Dear Mom, You fill the holes in my heart. Love, Ben

I feel sad whenever I hear someone grumble, "I hate Valentine's Day."

There are many reasons for feeling this way, whether it's the absence of a significant other, the feeling that a significant other won't do a thing to celebrate or simply deploring the commercialism of the holiday.

But the outpouring of hearts and flowers, cookies and paper love notes represents my favorite day of the year. So to all those inclined to say "I hate Valentine's Day," I say, everything you need to know about the holiday, you learned in kindergarten.

Go back to the basics of glue, paper, scissors, candy and frosted sugar cookies. When you're concentrating on creating a card for a friend or busily frosting cookies to anonymously drop on doorsteps, you don't have time to despair.

Let's discuss the Valentine's Day basics: decor, love notes and sugar.

No one needs more than a few dollars to create gorgeous Valentine's decorations. Remember the three pillars of cheap decor: paper, ribbon and candy. Cheer up your home or apartment with cut-out hearts; red, white and pink paper chains; pinwheels created from festive paper; and Scandinavian woven hearts. Buy a spool or two of ribbon to tie around vases, candles, chairs and doorknobs. Fill a glass jar with conversation hearts. Create a tiny bouquet with pink lollipops.

Use the same paper (and lollipops and hearts) to create love notes for the people you live with. Even if your roommate drives you crazy or your sister just ruined your best shirt, we can all spare a few kind words for the people with whom we share walls and a kitchen and bathroom space.

At my house, we devote an evening to constructing valentines for each other. Most of the year, I'm considered the creative one. But on Valentine's Day, my husband and sons put me to shame. While I make pretty, cutesy cards, they fabricate masterpieces with paper, scissors and glue.

Dear Mom, You fill the holes in my heart. Love, Ben

Gabe — life without you would be worse than a popped balloon. Love, Dad

Dear Hans — You're a great brother. I think you are awesome. Here have some candy: (an empty wrapper). Oh, sorry. Love, Stefan

Dear Mommy, my love for you is endless like this loop. You are great; don’t ever change. Love, Hans

Dear Mary, I love the way your laugh makes me laugh. Love, Ben

My favorite may be a pull-tab valentine my 15-year-old made for his 12-year-old brother:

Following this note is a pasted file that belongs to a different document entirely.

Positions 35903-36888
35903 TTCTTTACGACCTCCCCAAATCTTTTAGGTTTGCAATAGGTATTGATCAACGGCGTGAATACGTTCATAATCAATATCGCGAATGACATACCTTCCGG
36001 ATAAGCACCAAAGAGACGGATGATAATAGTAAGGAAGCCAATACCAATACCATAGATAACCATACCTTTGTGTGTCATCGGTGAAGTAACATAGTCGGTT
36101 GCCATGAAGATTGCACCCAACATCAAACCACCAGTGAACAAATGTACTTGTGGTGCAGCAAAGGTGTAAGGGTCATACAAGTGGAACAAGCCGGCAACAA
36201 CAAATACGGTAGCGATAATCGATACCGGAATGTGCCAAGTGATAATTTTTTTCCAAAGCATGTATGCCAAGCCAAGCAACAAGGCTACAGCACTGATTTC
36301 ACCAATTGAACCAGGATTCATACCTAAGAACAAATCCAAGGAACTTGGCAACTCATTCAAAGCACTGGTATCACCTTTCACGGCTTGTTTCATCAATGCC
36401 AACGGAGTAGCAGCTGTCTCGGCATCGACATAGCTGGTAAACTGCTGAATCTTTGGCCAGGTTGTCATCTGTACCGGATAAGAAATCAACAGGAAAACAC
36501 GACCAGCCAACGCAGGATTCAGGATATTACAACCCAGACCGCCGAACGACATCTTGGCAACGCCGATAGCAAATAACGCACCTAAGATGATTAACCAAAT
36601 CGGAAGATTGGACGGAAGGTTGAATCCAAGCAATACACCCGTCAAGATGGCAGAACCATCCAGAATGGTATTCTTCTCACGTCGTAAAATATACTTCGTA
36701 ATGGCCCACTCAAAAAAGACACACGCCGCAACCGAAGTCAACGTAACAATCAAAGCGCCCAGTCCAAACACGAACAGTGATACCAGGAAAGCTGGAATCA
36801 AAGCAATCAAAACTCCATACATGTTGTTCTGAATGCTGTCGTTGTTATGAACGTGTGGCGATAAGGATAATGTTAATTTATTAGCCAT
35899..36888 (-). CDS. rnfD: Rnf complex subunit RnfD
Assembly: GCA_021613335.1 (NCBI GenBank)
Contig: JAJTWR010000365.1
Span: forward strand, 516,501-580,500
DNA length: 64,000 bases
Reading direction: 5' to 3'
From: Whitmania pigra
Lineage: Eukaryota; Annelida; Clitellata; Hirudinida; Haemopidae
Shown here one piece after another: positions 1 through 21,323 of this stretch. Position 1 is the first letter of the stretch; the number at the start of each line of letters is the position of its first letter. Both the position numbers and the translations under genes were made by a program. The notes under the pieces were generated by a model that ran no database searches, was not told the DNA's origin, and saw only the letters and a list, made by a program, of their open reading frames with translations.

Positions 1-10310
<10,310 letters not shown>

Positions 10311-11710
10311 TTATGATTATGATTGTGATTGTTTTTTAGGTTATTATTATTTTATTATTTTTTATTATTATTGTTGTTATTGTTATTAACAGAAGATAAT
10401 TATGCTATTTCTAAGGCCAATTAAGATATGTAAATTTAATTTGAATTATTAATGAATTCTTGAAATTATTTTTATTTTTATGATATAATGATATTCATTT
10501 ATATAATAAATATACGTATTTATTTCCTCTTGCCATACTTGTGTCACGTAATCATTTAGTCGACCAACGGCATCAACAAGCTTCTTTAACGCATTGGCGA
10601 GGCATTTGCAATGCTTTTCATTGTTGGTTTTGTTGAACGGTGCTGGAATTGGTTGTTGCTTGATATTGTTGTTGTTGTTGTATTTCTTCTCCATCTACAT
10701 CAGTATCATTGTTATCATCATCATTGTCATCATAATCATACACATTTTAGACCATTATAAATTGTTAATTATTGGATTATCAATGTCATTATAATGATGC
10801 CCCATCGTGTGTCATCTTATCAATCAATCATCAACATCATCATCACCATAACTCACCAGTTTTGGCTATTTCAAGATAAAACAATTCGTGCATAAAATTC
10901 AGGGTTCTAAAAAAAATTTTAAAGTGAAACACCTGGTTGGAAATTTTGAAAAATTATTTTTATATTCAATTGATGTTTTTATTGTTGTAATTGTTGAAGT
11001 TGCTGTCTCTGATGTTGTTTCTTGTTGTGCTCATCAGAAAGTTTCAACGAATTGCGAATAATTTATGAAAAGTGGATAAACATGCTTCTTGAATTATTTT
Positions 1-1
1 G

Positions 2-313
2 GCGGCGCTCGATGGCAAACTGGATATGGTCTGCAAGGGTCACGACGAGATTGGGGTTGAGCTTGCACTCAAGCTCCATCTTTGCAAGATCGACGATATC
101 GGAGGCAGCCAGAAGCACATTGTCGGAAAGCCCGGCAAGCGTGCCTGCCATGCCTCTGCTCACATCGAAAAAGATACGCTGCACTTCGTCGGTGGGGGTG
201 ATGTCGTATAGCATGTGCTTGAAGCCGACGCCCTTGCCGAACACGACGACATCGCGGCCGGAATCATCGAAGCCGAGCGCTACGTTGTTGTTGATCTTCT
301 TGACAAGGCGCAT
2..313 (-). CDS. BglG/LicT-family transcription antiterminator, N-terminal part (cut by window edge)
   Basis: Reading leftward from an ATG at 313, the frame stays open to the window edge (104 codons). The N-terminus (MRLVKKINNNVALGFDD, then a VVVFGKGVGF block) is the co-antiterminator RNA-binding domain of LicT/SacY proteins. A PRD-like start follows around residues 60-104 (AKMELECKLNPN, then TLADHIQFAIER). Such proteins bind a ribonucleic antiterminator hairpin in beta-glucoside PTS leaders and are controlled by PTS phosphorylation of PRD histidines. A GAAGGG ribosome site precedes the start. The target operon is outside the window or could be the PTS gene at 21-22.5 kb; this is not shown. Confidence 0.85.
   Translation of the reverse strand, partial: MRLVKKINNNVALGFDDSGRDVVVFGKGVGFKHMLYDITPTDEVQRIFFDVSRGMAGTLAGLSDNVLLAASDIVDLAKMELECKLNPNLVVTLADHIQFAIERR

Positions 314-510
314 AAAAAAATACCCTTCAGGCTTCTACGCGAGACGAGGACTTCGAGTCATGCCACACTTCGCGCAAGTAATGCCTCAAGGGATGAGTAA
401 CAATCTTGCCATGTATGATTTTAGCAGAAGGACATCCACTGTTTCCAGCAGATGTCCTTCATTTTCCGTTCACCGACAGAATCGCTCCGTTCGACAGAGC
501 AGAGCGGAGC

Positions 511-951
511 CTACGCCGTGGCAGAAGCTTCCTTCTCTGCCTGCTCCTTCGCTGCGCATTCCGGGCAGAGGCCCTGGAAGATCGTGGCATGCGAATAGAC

All the things I love about Gabe … his face, his kindness, his brains, his hair, his street cred, that he’s my brother. Love, Xander

Once you've created valentines for those in your home, it's time to spread love to neighbors.

Even if you've sworn off sugar, never underestimate the power of sweets to brighten up Valentine's Day. We bake cupcakes and heart-shaped sugar cookies and place them on plates for everyone we can think of: the sweet old lady across the street, the noisy kids next door, teachers, crossing guards, the really cute girl my son never dares to speak to.

With our paper plates and simple notes, we travel through the neighborhood — sometimes on foot, sometimes by car. One person places the treats on a doorstep and rings the bell while the rest of us dive into the bushes and hide behind trees. Singing ridiculous songs and making even more ridiculous jokes, we race from house to house spreading as much cheer as possible. Inevitably, someone pulls a muscle or scrapes a knee, but the injuries only add to the merriment.

Somehow, with all the chaos and laughter, no one worries if they've received a card, chocolates or flowers.

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There's plenty of love to go around.

Valentines for Everyone

A valentine video for my son's 21st birthday is on the left. We celebrated at home while he was serving a mission in Milan, Italy.

Writer and photographer Michelle Lehnardt is raising five future fathers and one little mother. She writes at on building chicken coops, hosting tea parties and missing her missionary son in Russia.

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